For all its comedy -- Jackie Earle Haley and Mr. Burton's missus Helena Bonham
Carter are terrific here -- "Dark Shadows" does not completely forsake its
television origins, mixing horror into the proceedings vigorously.
Barnabas may be an appealing figure, an object from the past projected on to the
randy free lovers of the late 1960s and early 1970s but he knows when to take a
bite out of a situation. There's some wham bam slam sex, an invigorating
throttle of lovemaking that can only be described as the kind of angry sex most
living humans wouldn't be comfortable having.
[An aside: I wonder what might have been had Mr. Burton set "Dark Shadows" at
the time of "The Rocky Horror Picture Show" just a few years later.
It may have been a remarkable and rather interesting film.]
A grateful dead man alive and perhaps not so well, Barnabas, around 200 years
later in the Seventies to protect his newfound relatives from the vengeful
Angelique, gets lost in the future and bumbles the Carpenters (whose excellent,
cheery song "Top Of The World" from 1972) is well placed here (while the great
Moody Blues track "Nights In White Satin" is less so.) Barnabas is
bewildered by Goth metal rocker Alice Cooper, calling him "the ugliest woman
he's ever seen." The music choices here are astute at all times, connoting
a heaven-or-hell existence that fits Barnabas to a tee. The songs
mentioned in this paragraph reflect this perfectly, and in Karen Carpenter's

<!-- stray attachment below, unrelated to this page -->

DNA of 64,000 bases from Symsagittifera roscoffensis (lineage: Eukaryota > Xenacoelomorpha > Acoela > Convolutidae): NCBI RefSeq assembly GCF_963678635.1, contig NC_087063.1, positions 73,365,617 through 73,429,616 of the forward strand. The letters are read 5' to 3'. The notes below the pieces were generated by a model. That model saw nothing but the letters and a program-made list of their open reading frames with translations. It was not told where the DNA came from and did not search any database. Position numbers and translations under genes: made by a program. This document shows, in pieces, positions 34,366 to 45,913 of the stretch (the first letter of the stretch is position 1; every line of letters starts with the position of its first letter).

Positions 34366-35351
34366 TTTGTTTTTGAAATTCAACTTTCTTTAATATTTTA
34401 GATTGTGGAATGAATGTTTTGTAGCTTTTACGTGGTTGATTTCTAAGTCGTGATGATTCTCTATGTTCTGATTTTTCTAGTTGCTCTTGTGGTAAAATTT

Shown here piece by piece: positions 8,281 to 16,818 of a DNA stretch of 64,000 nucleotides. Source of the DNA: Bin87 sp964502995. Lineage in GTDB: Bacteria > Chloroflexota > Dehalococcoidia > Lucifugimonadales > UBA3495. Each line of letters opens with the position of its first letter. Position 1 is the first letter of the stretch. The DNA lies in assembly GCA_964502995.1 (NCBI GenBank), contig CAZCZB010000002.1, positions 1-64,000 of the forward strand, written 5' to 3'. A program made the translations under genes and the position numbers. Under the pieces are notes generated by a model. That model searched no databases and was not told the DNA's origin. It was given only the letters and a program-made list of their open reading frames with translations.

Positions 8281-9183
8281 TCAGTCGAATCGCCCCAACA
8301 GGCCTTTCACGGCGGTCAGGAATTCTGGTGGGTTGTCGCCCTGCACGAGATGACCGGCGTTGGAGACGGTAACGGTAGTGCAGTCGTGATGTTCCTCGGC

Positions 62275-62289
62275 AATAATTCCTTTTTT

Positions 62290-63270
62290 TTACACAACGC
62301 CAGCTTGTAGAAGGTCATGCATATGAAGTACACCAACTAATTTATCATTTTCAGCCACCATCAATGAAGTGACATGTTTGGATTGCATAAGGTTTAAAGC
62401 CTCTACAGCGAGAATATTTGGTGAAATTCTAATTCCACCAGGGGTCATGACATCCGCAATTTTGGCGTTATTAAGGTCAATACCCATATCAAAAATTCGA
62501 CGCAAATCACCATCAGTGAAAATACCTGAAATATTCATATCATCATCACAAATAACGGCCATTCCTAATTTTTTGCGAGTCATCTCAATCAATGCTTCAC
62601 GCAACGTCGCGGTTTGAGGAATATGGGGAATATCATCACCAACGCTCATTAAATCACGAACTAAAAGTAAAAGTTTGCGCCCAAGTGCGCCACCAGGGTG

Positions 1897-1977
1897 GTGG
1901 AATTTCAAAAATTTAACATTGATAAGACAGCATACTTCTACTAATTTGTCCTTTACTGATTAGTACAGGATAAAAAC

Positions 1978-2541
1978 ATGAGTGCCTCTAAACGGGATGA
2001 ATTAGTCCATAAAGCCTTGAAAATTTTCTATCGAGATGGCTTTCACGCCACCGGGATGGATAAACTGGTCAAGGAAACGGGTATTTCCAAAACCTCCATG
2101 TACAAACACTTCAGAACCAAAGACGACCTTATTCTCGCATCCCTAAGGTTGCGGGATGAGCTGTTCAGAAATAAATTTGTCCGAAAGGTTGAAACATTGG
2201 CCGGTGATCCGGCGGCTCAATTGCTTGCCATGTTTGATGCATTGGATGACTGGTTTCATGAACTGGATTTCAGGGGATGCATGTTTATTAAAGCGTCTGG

case, being on top of the world would presumably mean being in heaven.
The savvy of Mr. Burton's film is dependent to an extent on the audience's
knowledge of the time period, and yet the moviegoer who knows that Ms. Carpenter
passed away in 1983 has a great deal more information than Barnabas does, adding
further to the fun at seeing such a doomed yet comedic figure poke around in the
dark culturally and morally blindfolded.
What makes "Dark Shadows" appealing is time and distance. The film has fun
with its awkwardness and by extension the characters' own unease. The
Collins family aren't at home in their own skins even in their own time, with an
adolescent daughter (Chloe Grace Moretz) giving her mother Elizabeth and wayward
father (Jonny Lee Miller) all they can handle. Ms. Moretz is one of the
film's weak points but because Ms. Green's work and Mr. Depp's deadpan comedy
and horror bits are solid any weaknesses elsewhere fail to override the film at
Mr. Burton gives time travel a lighthearted approach, and the audience itself,
four decades removed from the 1970s, is more or less where Barnabas is -- being
out of their own time element -- and in a way they identify with him if not with
his existence. The director and Mr. Depp have successfully bridged the gap
between their aforementioned collaborations and their frisky, idiosyncratic (and
creepier) ones -- "Corpse Bride", "Charlie And The Chocolate Factory", "Alice In
Wonderland"-- to make a film that is curious, clever and unceasingly enjoyable.
Finally these two fine talents exhale and have fun.
With: Gully McGrath, Ray Shirley, Christopher Lee, Alice Cooper.
"Dark Shadows" is rated PG-13 by
the Motion Picture Association Of America for comic horror violence, sexual
content, some drug use, language and smoking. The film's running time is
one hour and 53 minutes.
COPYRIGHT 2012. POPCORNREEL.COM. ALL RIGHTS RESERVED.
MOVIE REVIEWS |
EDITORIALS | EVENTS |
| PHOTOS |
EXAMINER.COM FILM ARTICLES